Eating dark chocolate daily could be an effective and cost-effective long-term strategy for preventing cardiovascular events in people at high risk, contend researchers.
Their modelling study, published today on bmj.com, showed that people with metabolic syndrome who consumed dark chocolate daily for 10 years could reduce their risk of cardiovascular events.
Earlier, short-term studies had shown that dark chocolate, which is rich in flavonoids, has heart-protective effects. Researchers from Monash University in Melbourne, Australia used a mathematical (Markov) model to predict the long-term health effects of eating dark chocolate daily in 2013 people with high blood pressure and metabolic syndrome, but who did not have heart disease or diabetes; nor were any taking antihypertensive medication. They also calculated the cost-effectiveness of this approach.
They calculated that if they could achieve 100% compliance, eating dark chocolate (≥60% cocoa solids) daily could potentially prevent 15 fatal and 70 non-fatal cardiovascular events per 10,000 people treated over 10 years. Even with a more realistic compliance figure of 80%, 10 fatal and 55 non-fatal events could be averted – still an effective intervention, they claim.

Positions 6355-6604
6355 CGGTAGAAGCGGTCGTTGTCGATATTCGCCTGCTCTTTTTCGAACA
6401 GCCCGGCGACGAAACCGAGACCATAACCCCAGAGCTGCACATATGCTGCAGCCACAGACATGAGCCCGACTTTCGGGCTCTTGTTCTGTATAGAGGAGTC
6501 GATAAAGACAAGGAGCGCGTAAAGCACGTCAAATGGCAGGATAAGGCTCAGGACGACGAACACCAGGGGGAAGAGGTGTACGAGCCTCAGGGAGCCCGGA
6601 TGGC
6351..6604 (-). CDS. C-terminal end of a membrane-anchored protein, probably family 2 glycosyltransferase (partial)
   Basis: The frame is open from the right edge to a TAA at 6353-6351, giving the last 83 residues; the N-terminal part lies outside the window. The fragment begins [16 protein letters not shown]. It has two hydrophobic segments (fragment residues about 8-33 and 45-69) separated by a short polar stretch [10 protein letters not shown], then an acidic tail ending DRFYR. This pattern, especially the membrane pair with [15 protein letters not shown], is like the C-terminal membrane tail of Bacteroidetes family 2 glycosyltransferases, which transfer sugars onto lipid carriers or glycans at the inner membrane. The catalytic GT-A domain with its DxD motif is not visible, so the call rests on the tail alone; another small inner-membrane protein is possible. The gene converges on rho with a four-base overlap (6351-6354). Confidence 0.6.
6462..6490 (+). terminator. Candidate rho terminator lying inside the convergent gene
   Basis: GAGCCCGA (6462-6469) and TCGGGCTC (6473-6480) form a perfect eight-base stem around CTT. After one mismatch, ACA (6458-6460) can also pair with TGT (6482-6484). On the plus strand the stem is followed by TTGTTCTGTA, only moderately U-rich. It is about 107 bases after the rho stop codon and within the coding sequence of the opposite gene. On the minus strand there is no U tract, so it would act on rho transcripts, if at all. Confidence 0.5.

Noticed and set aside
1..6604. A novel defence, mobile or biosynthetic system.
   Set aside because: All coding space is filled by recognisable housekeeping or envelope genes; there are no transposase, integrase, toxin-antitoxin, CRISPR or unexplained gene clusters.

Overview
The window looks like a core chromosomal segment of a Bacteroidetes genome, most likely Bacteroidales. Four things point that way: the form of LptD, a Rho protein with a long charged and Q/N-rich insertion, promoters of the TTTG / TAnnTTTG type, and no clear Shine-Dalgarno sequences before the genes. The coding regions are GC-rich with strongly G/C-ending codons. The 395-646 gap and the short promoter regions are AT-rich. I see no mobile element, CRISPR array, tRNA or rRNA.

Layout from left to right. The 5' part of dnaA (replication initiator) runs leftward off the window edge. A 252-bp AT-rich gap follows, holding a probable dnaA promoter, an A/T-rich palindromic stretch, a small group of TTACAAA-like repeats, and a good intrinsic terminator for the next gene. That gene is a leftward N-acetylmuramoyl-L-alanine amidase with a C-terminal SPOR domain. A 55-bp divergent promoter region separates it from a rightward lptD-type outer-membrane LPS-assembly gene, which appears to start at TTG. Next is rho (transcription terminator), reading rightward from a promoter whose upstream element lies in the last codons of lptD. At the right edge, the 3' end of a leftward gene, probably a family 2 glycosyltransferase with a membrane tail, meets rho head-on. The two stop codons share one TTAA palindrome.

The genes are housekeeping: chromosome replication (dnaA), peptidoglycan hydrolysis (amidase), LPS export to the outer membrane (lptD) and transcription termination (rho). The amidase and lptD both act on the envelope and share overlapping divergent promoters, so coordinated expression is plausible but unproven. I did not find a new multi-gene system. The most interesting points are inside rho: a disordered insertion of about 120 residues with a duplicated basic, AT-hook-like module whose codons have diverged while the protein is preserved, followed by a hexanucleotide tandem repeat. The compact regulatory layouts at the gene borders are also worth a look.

Their model showed that spending £25 per person per year, to promote and/or subsidise dark chocolate consumption, would be cost-effective in high-risk populations.
The authors emphasise that only dark chocolate – not milk or white chocolate – has been shown to have beneficial health effects; and they stress also that they did not examine other outcomes such as heart failure.
They conclude: “The blood pressure- and cholesterol-lowering effects of dark chocolate consumption are beneficial in the prevention of cardiovascular events in a population with metabolic syndrome. Daily dark chocolate consumption could be an effective cardiovascular preventive strategy in this population.”